Snyder: At least week from deciding Detroit's fate


 Michigan Gov. Rick Snyder said Thursday that he's at least a week away from deciding if Detroit needs an emergency manager to confront its $327 million budget deficit and $14 billion long-term debt.

Tuesday, the  Financial Review Team released their findings  on Detroit's financial crisis. They concluded that a financial emergency exists and sent their report to Governor Snyder.

Snyder told reporters that he considers the city's drastic population loss over 60 years to be the main reason for its financial woes.

Detroit had 1.8 million people in the 1950 U.S. census and about 700,000 in 2010. Snyder said new growth holds the key to Detroit's recovery.

"This is an issue that's structurally been there for decades," Snyder said.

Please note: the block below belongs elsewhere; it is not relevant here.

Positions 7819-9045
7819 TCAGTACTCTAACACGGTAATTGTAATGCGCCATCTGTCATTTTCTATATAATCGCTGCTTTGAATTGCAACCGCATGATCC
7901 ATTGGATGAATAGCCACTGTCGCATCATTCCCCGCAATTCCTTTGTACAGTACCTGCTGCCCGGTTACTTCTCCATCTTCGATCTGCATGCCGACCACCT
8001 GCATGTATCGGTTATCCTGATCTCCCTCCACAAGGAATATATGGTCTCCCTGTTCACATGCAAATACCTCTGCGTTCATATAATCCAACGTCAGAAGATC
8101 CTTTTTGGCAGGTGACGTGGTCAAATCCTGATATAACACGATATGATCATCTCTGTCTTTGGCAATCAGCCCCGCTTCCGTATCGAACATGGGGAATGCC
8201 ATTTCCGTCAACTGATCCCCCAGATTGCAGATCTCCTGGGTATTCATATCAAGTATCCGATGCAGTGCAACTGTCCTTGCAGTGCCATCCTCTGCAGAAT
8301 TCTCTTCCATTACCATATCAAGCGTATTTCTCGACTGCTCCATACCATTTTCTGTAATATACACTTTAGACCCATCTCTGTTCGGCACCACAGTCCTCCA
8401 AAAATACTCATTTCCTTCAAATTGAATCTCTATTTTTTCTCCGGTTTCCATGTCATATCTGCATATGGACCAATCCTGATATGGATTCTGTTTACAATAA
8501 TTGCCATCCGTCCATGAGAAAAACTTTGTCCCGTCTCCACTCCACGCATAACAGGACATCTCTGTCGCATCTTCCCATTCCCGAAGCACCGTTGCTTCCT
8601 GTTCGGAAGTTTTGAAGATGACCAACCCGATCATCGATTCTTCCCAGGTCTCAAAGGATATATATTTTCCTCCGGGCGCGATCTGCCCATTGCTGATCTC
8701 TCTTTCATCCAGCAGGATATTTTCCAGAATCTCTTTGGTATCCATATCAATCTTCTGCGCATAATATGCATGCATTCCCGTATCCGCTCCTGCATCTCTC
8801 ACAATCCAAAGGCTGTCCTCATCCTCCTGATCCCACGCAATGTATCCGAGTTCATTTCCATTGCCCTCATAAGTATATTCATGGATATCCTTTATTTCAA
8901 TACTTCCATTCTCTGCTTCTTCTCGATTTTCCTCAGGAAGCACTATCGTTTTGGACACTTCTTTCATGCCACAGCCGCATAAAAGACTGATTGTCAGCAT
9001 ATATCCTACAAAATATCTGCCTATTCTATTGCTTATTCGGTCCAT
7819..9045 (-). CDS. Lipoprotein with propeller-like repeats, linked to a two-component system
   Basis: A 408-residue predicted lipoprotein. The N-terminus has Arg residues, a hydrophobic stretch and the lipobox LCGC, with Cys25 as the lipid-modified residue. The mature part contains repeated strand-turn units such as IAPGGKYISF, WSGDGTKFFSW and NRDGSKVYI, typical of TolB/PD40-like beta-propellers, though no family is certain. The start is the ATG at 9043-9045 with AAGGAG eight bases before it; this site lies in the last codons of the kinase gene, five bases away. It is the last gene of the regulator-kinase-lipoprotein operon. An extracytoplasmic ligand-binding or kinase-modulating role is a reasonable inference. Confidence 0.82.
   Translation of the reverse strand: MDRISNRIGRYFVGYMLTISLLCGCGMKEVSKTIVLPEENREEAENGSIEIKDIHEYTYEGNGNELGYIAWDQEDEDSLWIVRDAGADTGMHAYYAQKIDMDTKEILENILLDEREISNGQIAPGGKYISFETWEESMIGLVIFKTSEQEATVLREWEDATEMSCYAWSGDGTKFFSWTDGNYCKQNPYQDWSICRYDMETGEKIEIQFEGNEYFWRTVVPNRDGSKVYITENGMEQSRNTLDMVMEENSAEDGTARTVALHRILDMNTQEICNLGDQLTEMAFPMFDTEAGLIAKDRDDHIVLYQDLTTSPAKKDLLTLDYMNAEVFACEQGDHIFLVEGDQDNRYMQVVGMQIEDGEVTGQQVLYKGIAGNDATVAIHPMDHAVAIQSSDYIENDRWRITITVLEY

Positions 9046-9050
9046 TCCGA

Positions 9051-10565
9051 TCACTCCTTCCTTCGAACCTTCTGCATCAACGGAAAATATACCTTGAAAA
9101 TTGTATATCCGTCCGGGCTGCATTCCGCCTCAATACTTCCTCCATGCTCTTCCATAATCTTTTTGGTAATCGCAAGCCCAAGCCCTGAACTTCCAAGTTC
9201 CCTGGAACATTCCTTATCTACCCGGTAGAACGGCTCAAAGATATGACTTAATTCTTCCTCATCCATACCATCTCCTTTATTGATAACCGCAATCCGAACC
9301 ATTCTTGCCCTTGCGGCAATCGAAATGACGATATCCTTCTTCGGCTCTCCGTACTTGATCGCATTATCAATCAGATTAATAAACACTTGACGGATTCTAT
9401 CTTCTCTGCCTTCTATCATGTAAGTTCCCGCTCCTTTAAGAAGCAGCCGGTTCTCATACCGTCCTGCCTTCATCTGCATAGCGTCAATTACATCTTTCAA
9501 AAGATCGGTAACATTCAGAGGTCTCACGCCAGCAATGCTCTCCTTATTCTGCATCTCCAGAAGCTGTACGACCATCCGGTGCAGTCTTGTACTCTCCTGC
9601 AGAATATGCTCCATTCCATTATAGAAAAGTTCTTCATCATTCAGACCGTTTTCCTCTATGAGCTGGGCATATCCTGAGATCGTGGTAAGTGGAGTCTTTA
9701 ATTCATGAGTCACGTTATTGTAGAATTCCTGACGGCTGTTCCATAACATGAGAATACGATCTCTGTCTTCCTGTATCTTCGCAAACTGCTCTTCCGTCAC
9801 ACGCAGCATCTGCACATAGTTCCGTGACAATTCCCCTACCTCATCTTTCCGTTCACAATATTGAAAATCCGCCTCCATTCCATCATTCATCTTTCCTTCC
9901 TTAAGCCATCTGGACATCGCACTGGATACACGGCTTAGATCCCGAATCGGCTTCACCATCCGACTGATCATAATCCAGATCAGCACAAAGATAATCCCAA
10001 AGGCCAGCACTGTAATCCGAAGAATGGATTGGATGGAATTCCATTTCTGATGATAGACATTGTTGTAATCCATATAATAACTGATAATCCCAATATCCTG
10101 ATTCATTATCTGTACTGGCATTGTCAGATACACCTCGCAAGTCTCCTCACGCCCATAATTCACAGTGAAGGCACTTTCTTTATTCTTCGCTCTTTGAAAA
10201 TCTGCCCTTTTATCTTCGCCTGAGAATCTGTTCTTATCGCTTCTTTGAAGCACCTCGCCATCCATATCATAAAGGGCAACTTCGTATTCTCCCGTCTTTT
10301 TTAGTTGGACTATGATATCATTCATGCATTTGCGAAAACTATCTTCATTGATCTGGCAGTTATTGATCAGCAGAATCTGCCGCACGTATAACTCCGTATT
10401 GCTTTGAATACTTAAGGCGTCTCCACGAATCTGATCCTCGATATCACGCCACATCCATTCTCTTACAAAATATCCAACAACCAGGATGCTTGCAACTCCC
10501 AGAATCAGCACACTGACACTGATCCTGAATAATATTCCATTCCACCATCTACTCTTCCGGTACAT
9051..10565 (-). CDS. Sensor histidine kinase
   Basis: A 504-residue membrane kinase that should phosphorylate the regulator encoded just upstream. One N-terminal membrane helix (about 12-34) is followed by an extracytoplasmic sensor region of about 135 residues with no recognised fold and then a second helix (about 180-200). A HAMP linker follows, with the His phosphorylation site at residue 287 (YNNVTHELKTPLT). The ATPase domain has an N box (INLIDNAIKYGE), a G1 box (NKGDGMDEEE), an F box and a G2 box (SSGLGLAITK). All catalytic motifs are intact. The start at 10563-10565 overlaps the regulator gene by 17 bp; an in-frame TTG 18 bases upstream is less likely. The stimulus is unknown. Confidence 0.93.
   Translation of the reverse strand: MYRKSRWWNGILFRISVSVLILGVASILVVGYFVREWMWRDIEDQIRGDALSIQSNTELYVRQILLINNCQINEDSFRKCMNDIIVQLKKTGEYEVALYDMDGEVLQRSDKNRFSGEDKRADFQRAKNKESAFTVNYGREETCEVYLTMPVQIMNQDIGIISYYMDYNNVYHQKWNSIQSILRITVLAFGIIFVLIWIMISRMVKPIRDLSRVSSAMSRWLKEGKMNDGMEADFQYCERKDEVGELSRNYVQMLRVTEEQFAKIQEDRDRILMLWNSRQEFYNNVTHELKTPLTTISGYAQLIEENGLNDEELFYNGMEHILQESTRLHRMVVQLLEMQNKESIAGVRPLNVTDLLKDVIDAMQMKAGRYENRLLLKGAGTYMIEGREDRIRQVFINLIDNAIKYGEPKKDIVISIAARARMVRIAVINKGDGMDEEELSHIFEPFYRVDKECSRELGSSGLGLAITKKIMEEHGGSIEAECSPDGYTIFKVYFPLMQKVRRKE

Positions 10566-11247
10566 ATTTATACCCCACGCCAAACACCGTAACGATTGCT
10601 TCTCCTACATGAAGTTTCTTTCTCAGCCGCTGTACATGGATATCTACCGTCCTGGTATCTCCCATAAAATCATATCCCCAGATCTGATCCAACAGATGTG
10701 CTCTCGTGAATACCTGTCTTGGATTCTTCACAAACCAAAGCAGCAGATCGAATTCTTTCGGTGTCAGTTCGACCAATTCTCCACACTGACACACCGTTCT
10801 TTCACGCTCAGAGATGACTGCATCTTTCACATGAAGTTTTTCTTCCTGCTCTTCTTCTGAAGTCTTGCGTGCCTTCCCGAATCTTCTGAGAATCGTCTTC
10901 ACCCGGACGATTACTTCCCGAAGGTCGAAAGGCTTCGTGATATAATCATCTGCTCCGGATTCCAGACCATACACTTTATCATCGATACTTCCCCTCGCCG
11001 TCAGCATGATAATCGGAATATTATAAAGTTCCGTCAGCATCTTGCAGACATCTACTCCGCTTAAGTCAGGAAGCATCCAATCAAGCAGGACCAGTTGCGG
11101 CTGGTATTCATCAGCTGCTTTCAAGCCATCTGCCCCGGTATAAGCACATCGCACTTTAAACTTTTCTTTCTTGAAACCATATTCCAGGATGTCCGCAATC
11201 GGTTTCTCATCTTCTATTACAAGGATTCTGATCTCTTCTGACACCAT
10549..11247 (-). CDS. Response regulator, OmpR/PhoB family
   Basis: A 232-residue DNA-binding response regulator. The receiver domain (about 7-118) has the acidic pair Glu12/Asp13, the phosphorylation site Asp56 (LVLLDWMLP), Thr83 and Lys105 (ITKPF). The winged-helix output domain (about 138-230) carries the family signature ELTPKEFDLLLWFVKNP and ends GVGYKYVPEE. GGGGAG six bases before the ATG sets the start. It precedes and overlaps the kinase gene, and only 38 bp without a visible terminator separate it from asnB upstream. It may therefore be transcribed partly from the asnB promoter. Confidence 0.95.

The Republican governor spoke two days after a state-appointed review team determined that Detroit is in a financial emergency.

Snyder has less than a month to decide whether the state will take over the city's finances. Snyder said last week that he's compiling a short list of candidates for the emergency manager's job.

Massive borrowing is the only reason Detroit's short-term financial picture isn't even worse, Snyder said.

Without borrowing $600 million, Detroit's accumulated budget deficit through June 30, 2012, would have been $937 million, he said.

"You look at this situation, and it's quite dire," the governor said. "We need to grow the city of Detroit. That's the answer here, and it's going to be really hard."





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